A Brief One by Doug Draper
Posted on June 10th, 2018 on Niagara At Large
What a blow to humanity.
It was bad enough waking up this past June 8th to the realization that Doug Ford had actually won the Ontario election, but to get the “breaking news” around 8 a.m. that Anthony Bourdain was found dead at age 61, reportedly after committing suicide, made the morning too damn much to take.
If you don’t know who Anthony Bourdain was, to say that he was a chef with a television series on CNN called ‘Parts Unknown’ hardly gets to the essence of what endeared him to so many millions of people, including this person who doesn’t make a practice of watching so-called cooking shows.
He was an author and an intellectual with a true insight and passion for politics and learning about differing cultures and the diversity of people who live in them.
On his television program, he would hardly ever take you to the usual tourist places you can read about in any tourist brochure, but to the more off-beat places of whatever country he was visiting where you could be introduced to a whole cast of colourful, off-beat people.
He could engage as well with a homeless drug addict he would meet in the street as he did with a character like punk rock idol Iggy Pop, who he was once filmed walking a Florida , or former U.S. P:resident Barack Obama, who was showcased having lunch with him while both were in Vietnam a few seasons ago.
“Low plastic stool, cheap but delicious noodles, cold Hanoi Beer.’ This is how I’ll remember Tony,” Obama said of Anthony Bourdain in a brief statement this June 8th. “He taught us about food – but more importantly, about its ability to bring us together. To make us a little less afraid of the unknown. We’ll miss him.”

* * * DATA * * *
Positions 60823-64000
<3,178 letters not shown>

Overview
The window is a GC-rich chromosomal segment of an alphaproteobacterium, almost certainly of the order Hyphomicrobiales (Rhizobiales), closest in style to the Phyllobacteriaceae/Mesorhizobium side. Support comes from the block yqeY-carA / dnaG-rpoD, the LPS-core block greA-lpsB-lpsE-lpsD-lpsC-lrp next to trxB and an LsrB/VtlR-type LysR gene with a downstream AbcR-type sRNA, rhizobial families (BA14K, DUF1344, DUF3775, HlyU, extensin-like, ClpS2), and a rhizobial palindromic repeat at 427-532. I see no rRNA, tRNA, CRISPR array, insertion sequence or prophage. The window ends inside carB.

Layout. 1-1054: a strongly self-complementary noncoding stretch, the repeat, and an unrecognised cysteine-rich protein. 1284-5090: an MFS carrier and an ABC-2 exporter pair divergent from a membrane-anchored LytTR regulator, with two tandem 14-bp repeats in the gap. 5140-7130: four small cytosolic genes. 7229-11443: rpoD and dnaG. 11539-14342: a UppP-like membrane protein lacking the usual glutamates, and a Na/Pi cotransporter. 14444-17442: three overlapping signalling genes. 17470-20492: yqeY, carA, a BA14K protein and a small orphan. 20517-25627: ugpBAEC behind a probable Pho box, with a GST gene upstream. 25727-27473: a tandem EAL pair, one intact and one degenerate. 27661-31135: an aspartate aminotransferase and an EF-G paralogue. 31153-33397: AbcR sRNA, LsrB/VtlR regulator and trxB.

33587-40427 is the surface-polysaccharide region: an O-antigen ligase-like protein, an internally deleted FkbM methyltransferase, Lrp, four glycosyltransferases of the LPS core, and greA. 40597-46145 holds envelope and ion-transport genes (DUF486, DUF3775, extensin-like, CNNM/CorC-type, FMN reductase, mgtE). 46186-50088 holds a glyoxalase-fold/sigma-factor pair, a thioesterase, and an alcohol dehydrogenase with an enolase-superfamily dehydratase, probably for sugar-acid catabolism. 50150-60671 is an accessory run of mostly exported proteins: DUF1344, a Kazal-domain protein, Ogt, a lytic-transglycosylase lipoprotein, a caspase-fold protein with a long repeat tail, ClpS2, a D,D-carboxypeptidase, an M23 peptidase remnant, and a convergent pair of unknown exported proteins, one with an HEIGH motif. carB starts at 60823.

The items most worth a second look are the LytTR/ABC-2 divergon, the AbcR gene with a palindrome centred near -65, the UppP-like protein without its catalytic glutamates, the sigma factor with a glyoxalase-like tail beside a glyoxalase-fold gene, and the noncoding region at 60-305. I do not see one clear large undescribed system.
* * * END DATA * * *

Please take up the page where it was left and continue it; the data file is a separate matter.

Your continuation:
I certainly will, along with all of the great adventures he took us on with that rich voice of his doing the narration, and so will my wife, Mary, who has been mourning the news of his death as if she has lost an old friend.
There are a lot of bad actors out there these days. We can ill-afford to lose good people like Anthony Bourdain.
This coming week, I will be visiting some friends on Cape Cod, Massachusetts and while there, I will head out to the tip of the Cape to one of North America’s most off-beat communities, Provincetown. I will be thinking about Anthony Bourdain while I am in P-Town, walking past some of the seafood restaurants he worked at during the summers in the 1970s.
I will be sure to put on some of Curtis Mayfield’s music in my car – one of his favourite artists – as a tribute to him.
To watch a brief segment from Anthony Bourdain’s ‘Parts Unknown’, featuring him having lunch with ‘the godfather of punk’, Iggy Pop, click on the screen below –
To watch a clip about the episode where Anthony Bourdain meets up with then U.S. President Barack Obama in Vietnam, click on the screen below –
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